Have you, or anyone you know actually soiled themselves in fear in the past? Personally I haven't, and I don't know anyone who has. I guess it must happen, because I've heard the action referred to enough. But even if I accept that it happens to some people, I'm rather bemused when I try and figure out what evolutionary mechanic caused that particular feature to be built into the human makeup. Self defence? It would make an interesting weapon for Harry, the protagonist of Silent Hill 4: The Room, although I can hardly see it being effective against legions of bizarre nightmare monsters that he encounters - they'd probably enjoy it.
Silent Hill 4 is a 3D adventure/action game that excels in neither department, but gets away with it thanks to clever artistic direction – clever enough that it might well see off every other game ever created in terms of atmosphere. You play Harry Townsend, some poor bastard that one day wakes up from an odd dream and finds his door chained from the inside and outside, all his windows jammed fast, and, shortly thereafter, a hole in his bathroom that seems to lead to an alternate dimension. So, you make Harry explore the areas that the hole takes you to and from, fight/avoid the monsters in the same areas, and solve a few puzzles of the 'find item X to get past point Y' type (as well as a few more complex puzzles), all in order to help him find out what is happening and attempt to get him back to normality…
Harry’s apartment acts as a point to rest and save at in the game, with regular opportunities for Harry to return to it through the hole in his bathroom wall via holes found around the alternate dimensions. The story certainly follows some of the Silent Hill lineage, but unlike Silent Hill 3, you don't really need to know the back story to be able to enjoy the game, other than to know that Silent Hill is a pretty odd place and it seems to affect all its visitors in sinister ways. As you play you will come into contact with other characters, seemingly experiencing the same nightmare that Harry is, and it's the interaction with them that generally provides the most interesting points in the game.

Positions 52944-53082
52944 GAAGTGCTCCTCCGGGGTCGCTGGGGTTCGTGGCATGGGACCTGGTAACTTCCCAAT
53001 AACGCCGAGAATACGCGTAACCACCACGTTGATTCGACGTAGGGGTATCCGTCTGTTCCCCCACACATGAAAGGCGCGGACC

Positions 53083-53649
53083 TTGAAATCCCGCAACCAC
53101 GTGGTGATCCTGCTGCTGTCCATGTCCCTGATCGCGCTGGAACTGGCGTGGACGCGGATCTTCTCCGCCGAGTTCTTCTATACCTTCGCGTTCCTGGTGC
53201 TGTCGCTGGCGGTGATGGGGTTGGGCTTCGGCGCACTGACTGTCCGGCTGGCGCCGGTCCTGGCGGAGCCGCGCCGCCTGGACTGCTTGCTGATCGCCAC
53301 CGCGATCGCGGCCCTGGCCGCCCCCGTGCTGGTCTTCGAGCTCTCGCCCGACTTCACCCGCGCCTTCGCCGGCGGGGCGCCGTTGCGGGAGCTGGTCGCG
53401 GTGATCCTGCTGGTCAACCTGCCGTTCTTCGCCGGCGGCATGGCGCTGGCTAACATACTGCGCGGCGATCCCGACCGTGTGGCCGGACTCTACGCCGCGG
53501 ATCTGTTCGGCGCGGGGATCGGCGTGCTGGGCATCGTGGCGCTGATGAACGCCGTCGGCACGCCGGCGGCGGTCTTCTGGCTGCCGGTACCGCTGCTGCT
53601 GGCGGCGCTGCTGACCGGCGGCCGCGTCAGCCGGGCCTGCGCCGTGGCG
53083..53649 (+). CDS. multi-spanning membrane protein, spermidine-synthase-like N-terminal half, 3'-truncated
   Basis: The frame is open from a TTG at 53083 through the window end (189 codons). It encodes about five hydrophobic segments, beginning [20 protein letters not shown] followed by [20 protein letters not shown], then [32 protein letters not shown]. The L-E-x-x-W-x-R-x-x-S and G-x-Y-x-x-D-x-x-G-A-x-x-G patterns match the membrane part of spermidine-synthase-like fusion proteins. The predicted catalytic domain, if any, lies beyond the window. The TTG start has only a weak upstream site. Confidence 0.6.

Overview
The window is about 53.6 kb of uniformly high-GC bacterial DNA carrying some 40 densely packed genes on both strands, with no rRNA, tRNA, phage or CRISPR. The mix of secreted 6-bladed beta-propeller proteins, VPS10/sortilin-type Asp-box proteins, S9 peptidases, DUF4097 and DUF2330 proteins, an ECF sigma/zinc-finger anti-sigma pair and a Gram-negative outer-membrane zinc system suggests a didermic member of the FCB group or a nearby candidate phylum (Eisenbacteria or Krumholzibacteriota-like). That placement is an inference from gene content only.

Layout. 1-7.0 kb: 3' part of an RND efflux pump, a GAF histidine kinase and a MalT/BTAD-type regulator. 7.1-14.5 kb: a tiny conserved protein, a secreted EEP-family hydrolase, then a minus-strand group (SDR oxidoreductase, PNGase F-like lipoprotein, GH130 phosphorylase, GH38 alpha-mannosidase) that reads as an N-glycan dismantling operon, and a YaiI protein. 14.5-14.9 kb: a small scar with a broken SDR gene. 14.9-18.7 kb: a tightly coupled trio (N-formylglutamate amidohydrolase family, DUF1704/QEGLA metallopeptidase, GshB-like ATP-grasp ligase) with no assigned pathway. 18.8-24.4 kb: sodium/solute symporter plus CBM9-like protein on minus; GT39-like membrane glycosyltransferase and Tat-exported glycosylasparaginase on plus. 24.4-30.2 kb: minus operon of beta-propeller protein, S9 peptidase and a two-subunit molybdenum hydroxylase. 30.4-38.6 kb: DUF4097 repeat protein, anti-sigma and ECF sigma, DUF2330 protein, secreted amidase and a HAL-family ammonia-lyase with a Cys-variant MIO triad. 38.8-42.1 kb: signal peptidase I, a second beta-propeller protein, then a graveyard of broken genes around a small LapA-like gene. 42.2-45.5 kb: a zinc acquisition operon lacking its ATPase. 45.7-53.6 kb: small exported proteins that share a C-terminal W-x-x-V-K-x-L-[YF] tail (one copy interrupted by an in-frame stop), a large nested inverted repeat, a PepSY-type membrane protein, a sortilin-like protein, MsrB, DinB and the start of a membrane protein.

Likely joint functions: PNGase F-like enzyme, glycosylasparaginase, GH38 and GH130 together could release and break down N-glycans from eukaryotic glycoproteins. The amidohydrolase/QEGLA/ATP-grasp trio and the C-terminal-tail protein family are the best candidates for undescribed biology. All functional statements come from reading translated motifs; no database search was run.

Silent Hill 4: The Room comes off as 75% art house horror movie and 25% game. Why do I say this? Well, exploring is a case of following all the various paths until you come across something and use the right item with it (this formula had had its day 3 or 4 years ago), fighting is simplistic, and the few puzzles are, err, few, making the gaming part of the experience exceedingly lightweight. On the other hand, the setting of the game inspires a real sense of paranoia and claustrophobia, and the direction of the cut scenes, use of soundtrack, and disturbingly unique monster design transform it into a psychological experience (given the right surroundings you understand – playing it on a 14” telly with the sound off in a busy office will definitely not give you the right atmosphere). The monster and level designs are really set off by the excellent graphics on show – disgusting, grimy, bloody textures and some funky graphics filters give the game a look all of its own.
It would be hard to imagine wanting to play through the game again after your first run through, even though most people will take less than 20 hours to complete. But then, I really don't see this game as one for the hardcore gamers out there that want something new and different. The relative lack of skill, lateral thinking and overall commitment required to complete the game smacks of a game that invites the player to just enjoy the experience of being part of the game, rather than having to master the game itself - which is no bad thing. It could, however, do a little more to entertain the player. But then, maybe it's our unoccupied mind that makes those things that go bump in the night so much more worrying.